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Jury Deliberating Fate Of Former Albuquerque School Exec From Denver

DENVER (AP) - A Denver jury is deciding the fate of a former educator accused of sexually abusing two boys whose hiring led to the resignation of Albuquerque's school superintendent.

Jurors began deliberations Wednesday morning in the case against Jason Martinez. The longtime school administrator was arrested in the sex-abuse case in 2013 and later hired in Albuquerque to head the troubled school district's instruction and technology division. School officials never completed a background check on him, which led to the resignation of Luis Valentino, who said he was unaware of Martinez's legal problems.

Prosecutors said Martinez abused the boys during visits to his Denver home and on trips. Martinez, a former Denver schools employee, was a longtime friend of the boys' families. He adopted one boy's father when he was abandoned as a child. The families had come to trust him, Chief Deputy District Attorney Maggie Conboy told jurors during closing arguments.

"His facade was his reputation. Respected educator. Grandad. And look at him," Conboy said, pointing to Martinez, sitting at the defense table in a suit and tie. "We don't want to believe someone who looks like this could be capable of these kinds of crimes against children."

The accusations arose after the son of the man Martinez adopted came to stay with him in Denver in May 2013. Martinez had confronted the boy's mother because he was concerned about the boy's filthy living conditions back home. The child was 6 at the time.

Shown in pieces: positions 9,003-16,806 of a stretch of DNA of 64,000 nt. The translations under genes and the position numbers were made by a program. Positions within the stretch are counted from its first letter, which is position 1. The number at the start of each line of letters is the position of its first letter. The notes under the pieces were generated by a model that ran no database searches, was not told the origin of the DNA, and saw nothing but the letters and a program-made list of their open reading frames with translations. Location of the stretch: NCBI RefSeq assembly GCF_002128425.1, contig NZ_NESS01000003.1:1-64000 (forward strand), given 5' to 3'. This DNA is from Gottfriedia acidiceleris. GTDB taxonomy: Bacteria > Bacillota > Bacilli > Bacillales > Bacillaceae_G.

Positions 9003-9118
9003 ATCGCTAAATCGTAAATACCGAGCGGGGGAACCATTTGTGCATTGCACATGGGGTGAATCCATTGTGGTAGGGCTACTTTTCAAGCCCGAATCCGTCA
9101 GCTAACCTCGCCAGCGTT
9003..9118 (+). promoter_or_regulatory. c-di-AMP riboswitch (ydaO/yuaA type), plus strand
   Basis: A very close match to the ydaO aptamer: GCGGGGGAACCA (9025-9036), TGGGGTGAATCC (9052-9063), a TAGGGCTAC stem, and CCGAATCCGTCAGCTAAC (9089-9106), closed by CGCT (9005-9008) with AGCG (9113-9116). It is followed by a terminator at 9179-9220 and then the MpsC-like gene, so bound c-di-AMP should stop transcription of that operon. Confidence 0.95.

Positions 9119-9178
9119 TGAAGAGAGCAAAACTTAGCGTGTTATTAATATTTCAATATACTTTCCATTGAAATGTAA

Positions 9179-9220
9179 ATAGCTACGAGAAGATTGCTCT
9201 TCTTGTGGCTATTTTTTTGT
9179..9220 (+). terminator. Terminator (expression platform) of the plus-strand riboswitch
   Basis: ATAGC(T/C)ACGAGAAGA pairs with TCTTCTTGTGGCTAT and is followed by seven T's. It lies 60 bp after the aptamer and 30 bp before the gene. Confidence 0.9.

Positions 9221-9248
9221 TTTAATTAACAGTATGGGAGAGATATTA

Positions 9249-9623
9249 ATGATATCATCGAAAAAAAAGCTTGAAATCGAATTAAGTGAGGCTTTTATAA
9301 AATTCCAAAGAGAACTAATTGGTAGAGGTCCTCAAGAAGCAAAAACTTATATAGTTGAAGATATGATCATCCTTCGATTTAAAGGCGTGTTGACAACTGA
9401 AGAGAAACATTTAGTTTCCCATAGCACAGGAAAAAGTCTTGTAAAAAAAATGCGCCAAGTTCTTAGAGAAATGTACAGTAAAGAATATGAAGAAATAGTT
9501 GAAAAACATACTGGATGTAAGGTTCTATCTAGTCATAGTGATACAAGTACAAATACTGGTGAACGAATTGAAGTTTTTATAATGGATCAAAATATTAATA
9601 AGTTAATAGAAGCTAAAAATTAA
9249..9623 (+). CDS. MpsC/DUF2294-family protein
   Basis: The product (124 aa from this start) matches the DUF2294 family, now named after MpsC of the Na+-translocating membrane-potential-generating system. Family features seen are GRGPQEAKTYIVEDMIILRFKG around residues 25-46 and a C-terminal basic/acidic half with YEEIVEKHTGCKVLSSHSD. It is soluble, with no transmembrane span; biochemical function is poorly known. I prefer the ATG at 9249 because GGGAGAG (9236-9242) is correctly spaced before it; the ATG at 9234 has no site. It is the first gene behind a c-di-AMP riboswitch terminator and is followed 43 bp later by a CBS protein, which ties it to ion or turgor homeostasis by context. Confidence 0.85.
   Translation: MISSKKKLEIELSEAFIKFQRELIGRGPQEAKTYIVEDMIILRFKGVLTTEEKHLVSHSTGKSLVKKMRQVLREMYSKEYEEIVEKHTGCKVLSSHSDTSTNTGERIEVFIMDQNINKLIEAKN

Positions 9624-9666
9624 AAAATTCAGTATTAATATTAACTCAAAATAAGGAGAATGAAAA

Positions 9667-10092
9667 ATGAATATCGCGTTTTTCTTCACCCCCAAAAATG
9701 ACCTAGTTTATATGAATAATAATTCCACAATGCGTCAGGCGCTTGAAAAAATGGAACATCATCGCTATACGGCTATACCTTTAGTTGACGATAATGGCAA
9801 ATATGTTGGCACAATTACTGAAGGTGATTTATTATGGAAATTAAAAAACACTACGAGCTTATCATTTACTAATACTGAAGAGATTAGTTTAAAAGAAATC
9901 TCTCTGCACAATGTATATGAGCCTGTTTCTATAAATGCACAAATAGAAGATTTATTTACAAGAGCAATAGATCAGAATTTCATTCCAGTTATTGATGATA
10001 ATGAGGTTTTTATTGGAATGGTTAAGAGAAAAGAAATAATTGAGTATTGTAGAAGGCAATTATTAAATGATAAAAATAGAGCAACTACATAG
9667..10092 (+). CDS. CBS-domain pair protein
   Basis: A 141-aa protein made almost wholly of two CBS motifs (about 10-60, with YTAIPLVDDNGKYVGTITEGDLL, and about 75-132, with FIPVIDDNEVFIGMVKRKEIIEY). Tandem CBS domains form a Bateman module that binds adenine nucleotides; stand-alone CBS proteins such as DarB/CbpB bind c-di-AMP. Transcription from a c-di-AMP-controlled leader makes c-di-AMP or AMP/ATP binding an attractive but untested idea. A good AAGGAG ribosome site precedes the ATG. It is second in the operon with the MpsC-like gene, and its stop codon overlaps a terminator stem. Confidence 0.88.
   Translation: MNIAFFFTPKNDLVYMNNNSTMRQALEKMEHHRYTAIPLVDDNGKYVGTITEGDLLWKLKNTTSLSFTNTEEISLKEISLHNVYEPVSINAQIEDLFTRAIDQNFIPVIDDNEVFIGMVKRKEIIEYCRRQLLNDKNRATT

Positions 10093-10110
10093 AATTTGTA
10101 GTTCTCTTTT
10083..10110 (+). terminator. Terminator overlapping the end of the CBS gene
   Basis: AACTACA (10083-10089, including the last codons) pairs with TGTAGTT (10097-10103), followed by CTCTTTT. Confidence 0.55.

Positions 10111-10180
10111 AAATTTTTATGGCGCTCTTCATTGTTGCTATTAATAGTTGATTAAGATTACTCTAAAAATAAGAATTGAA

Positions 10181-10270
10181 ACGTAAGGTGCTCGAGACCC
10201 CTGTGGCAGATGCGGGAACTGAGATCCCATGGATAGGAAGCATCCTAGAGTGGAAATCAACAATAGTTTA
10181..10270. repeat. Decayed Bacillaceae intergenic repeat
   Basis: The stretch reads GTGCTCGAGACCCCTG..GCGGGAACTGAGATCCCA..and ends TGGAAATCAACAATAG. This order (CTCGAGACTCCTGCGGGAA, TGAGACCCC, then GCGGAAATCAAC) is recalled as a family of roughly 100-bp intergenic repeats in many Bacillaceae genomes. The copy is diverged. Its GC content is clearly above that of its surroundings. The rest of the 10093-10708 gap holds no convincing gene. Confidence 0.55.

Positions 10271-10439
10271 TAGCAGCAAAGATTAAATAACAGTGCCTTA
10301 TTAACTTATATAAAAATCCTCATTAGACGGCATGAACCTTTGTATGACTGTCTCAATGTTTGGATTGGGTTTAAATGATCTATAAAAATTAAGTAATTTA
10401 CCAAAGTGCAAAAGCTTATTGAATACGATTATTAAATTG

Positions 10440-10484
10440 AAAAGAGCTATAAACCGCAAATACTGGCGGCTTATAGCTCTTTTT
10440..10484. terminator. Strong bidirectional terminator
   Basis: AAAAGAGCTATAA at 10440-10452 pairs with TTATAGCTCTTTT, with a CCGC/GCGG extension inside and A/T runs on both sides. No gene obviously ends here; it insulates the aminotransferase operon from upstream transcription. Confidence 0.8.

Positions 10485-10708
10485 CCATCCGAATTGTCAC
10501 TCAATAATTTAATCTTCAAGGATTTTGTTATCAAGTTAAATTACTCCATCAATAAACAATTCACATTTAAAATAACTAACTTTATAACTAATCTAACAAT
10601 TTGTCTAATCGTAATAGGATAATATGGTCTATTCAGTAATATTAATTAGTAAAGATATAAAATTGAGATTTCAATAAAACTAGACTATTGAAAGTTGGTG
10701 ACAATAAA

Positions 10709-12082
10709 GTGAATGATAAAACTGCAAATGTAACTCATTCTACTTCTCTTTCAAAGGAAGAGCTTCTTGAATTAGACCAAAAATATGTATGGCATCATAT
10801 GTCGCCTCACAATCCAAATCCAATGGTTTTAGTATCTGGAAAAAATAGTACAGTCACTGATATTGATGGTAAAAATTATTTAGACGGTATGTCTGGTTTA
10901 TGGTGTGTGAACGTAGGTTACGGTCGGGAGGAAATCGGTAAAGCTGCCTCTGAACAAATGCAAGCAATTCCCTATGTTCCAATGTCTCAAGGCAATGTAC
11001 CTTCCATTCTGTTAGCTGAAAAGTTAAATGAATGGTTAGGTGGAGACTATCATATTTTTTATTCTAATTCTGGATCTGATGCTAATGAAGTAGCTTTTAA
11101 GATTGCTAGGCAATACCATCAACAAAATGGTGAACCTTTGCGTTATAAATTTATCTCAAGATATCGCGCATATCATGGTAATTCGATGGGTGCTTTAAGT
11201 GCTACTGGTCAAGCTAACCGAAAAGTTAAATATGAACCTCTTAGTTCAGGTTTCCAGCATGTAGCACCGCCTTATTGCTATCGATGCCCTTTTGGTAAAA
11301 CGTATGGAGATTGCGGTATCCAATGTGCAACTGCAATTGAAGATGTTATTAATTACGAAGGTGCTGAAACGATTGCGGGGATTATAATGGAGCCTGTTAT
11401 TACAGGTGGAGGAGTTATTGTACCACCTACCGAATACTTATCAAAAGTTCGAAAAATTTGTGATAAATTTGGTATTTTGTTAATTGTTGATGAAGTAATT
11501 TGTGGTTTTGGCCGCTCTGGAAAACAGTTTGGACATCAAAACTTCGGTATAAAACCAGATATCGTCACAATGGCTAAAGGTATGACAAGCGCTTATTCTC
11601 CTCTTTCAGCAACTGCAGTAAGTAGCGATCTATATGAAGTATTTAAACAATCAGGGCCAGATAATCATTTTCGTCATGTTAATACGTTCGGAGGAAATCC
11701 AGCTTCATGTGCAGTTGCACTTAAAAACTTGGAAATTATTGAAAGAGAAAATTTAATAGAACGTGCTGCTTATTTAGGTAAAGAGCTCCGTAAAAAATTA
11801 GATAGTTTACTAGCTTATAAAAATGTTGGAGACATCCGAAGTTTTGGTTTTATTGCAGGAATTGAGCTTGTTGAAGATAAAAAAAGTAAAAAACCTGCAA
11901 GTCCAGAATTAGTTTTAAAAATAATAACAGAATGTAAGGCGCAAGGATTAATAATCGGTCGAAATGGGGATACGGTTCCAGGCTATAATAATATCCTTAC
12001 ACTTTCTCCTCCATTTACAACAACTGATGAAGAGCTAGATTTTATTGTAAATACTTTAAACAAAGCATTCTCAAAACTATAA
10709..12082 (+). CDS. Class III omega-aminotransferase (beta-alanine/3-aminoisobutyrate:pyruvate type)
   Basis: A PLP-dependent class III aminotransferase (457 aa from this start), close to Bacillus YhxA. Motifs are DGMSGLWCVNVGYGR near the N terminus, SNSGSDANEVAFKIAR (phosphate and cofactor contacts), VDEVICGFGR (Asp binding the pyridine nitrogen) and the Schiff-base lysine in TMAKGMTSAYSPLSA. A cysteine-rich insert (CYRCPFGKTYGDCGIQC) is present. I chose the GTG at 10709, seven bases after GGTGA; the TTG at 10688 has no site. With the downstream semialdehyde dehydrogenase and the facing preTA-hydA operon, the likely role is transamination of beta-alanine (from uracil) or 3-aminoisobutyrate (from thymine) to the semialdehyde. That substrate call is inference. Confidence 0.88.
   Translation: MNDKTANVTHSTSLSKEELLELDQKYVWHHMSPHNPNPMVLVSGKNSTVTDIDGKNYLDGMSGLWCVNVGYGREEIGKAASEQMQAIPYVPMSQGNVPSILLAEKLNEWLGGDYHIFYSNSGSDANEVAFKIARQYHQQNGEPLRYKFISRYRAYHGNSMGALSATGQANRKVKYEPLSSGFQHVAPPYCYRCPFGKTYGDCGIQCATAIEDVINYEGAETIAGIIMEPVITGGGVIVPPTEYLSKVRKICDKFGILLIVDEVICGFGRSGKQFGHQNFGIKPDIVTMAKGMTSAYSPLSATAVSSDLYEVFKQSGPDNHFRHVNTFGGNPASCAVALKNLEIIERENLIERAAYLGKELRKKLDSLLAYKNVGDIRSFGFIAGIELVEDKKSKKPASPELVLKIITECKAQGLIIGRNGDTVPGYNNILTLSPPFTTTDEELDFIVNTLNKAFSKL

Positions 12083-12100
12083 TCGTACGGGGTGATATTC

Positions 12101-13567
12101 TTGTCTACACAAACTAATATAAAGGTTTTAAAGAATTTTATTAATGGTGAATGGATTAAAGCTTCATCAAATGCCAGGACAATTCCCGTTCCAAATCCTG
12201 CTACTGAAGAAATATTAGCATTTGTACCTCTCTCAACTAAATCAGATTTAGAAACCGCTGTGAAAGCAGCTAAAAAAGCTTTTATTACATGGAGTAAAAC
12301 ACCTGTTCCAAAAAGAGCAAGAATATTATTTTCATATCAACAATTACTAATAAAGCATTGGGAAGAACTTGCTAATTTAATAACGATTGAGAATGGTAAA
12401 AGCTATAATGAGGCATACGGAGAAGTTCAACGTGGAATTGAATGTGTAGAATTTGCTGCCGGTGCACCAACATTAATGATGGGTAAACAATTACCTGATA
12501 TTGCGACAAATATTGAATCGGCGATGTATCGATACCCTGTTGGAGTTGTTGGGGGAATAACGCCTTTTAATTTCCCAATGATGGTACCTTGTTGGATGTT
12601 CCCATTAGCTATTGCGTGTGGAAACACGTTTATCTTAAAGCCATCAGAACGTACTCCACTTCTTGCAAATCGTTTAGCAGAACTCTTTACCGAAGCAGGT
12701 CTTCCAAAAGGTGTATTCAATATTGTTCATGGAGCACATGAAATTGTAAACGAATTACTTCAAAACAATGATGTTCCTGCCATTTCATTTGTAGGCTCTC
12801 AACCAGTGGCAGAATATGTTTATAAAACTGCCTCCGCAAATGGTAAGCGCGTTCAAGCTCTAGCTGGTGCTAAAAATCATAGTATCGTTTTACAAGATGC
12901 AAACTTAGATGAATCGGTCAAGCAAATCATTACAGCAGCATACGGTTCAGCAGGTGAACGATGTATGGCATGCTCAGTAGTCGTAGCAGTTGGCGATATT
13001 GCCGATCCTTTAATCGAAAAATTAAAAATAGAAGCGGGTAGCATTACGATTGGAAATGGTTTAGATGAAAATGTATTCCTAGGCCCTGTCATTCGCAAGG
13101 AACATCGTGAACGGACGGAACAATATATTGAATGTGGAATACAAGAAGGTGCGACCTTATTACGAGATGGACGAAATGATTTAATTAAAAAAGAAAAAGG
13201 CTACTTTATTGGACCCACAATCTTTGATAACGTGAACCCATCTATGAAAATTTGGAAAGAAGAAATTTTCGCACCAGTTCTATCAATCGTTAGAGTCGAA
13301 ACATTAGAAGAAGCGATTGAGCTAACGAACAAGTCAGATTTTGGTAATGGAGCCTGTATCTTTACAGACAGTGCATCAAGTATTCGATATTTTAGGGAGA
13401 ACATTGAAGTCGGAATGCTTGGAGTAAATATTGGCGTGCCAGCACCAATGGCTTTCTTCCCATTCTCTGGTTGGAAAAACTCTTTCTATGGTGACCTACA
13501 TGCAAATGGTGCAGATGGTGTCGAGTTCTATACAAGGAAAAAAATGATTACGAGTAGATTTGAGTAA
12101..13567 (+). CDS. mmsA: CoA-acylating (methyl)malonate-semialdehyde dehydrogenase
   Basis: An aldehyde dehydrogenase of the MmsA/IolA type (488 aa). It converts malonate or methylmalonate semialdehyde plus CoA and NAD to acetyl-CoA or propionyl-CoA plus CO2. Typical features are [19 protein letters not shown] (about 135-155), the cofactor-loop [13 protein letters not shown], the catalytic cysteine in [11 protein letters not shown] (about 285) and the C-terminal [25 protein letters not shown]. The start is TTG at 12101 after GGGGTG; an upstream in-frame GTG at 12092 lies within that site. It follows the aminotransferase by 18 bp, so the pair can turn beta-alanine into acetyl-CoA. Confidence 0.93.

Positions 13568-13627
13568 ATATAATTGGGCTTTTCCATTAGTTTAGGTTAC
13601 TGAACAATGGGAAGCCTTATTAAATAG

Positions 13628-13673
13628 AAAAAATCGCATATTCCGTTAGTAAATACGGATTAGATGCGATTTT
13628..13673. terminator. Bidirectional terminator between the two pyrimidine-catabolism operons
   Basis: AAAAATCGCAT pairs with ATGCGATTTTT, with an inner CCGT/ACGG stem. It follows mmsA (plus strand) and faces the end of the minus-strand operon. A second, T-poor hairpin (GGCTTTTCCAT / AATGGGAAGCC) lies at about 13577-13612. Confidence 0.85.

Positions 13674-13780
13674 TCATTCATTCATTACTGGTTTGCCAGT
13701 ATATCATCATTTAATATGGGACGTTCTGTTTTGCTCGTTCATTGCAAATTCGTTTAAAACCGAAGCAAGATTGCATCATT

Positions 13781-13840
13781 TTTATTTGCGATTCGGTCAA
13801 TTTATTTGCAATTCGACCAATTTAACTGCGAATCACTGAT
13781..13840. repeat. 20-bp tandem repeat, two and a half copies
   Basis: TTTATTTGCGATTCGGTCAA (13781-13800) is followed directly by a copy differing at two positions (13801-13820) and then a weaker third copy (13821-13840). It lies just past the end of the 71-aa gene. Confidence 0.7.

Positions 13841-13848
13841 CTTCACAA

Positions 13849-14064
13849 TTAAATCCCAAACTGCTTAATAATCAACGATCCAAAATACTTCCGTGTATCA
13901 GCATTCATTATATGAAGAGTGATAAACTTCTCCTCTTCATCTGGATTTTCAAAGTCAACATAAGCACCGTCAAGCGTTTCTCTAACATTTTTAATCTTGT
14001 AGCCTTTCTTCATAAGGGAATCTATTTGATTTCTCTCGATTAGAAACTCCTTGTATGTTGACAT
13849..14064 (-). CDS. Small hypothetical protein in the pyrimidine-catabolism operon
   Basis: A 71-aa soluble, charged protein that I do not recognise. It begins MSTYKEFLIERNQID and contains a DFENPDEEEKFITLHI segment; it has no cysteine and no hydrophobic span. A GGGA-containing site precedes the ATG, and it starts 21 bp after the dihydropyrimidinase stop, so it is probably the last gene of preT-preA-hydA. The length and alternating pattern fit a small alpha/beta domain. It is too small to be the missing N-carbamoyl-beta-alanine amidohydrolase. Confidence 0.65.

After the visit, the boy told his mother that Martinez had abused him, prosecutors said. The second boy then came forward with similar accusations.

Defense attorney Leonard Martinez told jurors that the case was based on lies and inconsistencies. The 6-year-old boy's mother coaxed him to lie about the abuse to keep her from getting in trouble with social services, he said. The boys' relatives were all part of the scheme.

"It's a family who knew, once social services was mentioned, they all had to gang up and protect themselves," he said. "The only thing these people said that was true was that he was a good man."

Prosecutors said the boys were perfect targets for abuse because they came from poor and broken families.

In tearful testimony during the weeklong trial, Martinez denied the accusations.

- By Sadie Gurman, AP Writer

(© Copyright 2015 The Associated Press. All Rights Reserved. This material may not be published, broadcast, rewritten or redistributed.)

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